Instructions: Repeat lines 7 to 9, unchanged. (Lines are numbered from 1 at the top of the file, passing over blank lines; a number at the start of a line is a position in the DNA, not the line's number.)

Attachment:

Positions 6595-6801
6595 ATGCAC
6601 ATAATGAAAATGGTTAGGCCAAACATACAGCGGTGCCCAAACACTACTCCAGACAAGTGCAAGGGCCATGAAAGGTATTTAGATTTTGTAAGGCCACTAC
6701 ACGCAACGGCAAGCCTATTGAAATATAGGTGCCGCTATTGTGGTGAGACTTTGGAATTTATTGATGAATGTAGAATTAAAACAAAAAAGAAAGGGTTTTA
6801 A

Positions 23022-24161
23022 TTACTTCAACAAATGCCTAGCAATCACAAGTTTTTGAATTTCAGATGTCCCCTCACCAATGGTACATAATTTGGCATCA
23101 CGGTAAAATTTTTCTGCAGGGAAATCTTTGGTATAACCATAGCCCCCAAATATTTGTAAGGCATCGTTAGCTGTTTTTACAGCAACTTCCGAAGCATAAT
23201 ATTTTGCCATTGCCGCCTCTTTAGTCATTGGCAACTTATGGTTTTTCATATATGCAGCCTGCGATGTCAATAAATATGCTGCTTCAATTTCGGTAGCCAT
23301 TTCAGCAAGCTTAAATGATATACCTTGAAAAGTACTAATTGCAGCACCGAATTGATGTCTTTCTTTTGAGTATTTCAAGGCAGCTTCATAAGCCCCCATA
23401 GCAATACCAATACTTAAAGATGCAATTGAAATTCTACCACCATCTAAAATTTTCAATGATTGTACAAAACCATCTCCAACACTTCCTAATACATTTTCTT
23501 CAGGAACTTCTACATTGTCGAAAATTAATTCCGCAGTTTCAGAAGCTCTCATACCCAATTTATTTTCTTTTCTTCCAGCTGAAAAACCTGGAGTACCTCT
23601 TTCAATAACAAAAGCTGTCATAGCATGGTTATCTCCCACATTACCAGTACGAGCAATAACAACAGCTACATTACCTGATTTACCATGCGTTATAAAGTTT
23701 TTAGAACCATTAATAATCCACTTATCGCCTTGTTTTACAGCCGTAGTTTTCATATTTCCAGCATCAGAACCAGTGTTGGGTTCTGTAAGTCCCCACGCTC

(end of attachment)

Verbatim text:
23022 TTACTTCAACAAATGCCTAGCAATCACAAGTTTTTGAATTTCAGATGTCCCCTCACCAATGGTACATAATTTGGCATCA
23101 CGGTAAAATTTTTCTGCAGGGAAATCTTTGGTATAACCATAGCCCCCAAATATTTGTAAGGCATCGTTAGCTGTTTTTACAGCAACTTCCGAAGCATAAT
23201 ATTTTGCCATTGCCGCCTCTTTAGTCATTGGCAACTTATGGTTTTTCATATATGCAGCCTGCGATGTCAATAAATATGCTGCTTCAATTTCGGTAGCCAT